§ Mr. PRINGLE
I desire to express my great regret that this subject has been raised this afternoon. I have on one or two occasions ventured to make a protest against some action of the Coalition which I thought bad on grounds of public policy. I have made those protests in the interests of freedom of discussion in this House, and I hope the House of Commons will vindicate its right to freedom of discussion by discussing only questions of public policy. I do not go so far as the Prime Minister in excluding the discussion of this matter. I think that it might quite well have been discussed in ordinary times, when we had no great over-mastering interest such as the War. But at the present time the discussions in the House of Commons should be concerned with the policy of the Government in relation to the prosecution of the War, 198 and this domestic matter has no relation whatever to the prosecution of the War. I am glad to see that the Coalition have adopted one of the precepts of the Early Christians. I hope they may emulate their example in another direction, and that this also may be said of the Coalition: that you may know the Members of the Coalition Government by how they love one another.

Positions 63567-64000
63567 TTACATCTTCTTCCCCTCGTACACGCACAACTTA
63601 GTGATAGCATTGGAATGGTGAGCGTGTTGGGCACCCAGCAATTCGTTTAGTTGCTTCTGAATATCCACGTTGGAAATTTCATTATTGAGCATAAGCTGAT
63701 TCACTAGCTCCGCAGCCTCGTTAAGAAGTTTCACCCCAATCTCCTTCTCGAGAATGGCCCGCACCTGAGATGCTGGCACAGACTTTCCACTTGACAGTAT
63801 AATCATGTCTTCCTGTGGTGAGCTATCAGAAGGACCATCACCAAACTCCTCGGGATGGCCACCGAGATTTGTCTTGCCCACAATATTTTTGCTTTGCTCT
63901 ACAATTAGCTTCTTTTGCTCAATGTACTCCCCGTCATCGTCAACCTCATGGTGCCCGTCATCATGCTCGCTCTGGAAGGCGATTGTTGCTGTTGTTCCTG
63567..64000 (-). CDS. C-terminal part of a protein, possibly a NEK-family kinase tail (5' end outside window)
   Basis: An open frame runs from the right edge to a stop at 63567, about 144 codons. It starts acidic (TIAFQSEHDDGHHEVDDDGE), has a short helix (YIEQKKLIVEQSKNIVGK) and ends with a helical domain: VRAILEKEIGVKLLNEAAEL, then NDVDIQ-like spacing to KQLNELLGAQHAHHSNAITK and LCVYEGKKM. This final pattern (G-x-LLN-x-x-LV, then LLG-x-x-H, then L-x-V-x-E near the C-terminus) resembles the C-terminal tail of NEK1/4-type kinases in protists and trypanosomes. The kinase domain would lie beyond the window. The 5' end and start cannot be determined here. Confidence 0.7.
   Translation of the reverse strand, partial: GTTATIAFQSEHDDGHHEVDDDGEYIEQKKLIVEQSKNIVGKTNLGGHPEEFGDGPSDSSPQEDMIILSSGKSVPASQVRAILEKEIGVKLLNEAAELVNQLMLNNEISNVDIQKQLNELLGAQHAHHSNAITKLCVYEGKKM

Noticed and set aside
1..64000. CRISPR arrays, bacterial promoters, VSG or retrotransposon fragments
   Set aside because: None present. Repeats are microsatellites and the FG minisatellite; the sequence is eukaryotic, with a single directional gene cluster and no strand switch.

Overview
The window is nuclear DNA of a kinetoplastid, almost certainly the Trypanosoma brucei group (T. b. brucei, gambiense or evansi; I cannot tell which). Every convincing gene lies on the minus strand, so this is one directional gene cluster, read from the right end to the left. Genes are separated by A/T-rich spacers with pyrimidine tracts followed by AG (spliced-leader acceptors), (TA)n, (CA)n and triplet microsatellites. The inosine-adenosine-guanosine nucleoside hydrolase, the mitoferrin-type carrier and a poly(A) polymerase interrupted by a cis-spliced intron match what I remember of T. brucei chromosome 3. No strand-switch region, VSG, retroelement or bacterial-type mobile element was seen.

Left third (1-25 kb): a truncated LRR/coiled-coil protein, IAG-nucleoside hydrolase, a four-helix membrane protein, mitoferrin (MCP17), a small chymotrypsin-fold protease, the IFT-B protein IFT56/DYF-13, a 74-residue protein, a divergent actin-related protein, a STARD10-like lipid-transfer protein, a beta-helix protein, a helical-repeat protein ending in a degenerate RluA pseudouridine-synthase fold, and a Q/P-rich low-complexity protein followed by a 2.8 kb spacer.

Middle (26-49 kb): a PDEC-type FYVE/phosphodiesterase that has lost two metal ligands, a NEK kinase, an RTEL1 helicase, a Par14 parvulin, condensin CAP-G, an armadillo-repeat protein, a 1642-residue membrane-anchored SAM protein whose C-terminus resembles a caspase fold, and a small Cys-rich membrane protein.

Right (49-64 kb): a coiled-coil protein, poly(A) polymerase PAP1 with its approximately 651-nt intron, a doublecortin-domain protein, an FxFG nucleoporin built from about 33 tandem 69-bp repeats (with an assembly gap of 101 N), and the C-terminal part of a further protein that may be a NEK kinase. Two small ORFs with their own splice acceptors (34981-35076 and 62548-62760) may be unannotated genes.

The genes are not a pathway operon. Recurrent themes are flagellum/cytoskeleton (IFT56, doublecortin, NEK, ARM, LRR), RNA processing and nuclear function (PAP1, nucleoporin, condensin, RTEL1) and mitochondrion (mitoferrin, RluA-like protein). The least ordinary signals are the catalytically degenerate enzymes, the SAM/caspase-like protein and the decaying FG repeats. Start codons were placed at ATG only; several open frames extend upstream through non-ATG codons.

§ Mr. KELLAWAY
I hope I am as good a Radical as any man in this House. I hope I am as anxious as any Member of this House to see the House maintain its control over the public purse. I should like the average Member here to try to visualise to himself the impression that this discussion is going to make upon the country. In this morning's paper there are the names of over one hundred dead, and there are thousands of British men who have been wounded, perhaps for life, in the course of the bloody argument in Flanders, yet at a time like this you have hon. Members who have been dignified by the Crown who can come here and raise these petty personal matters. For God's sake, Gentlemen, be Britons!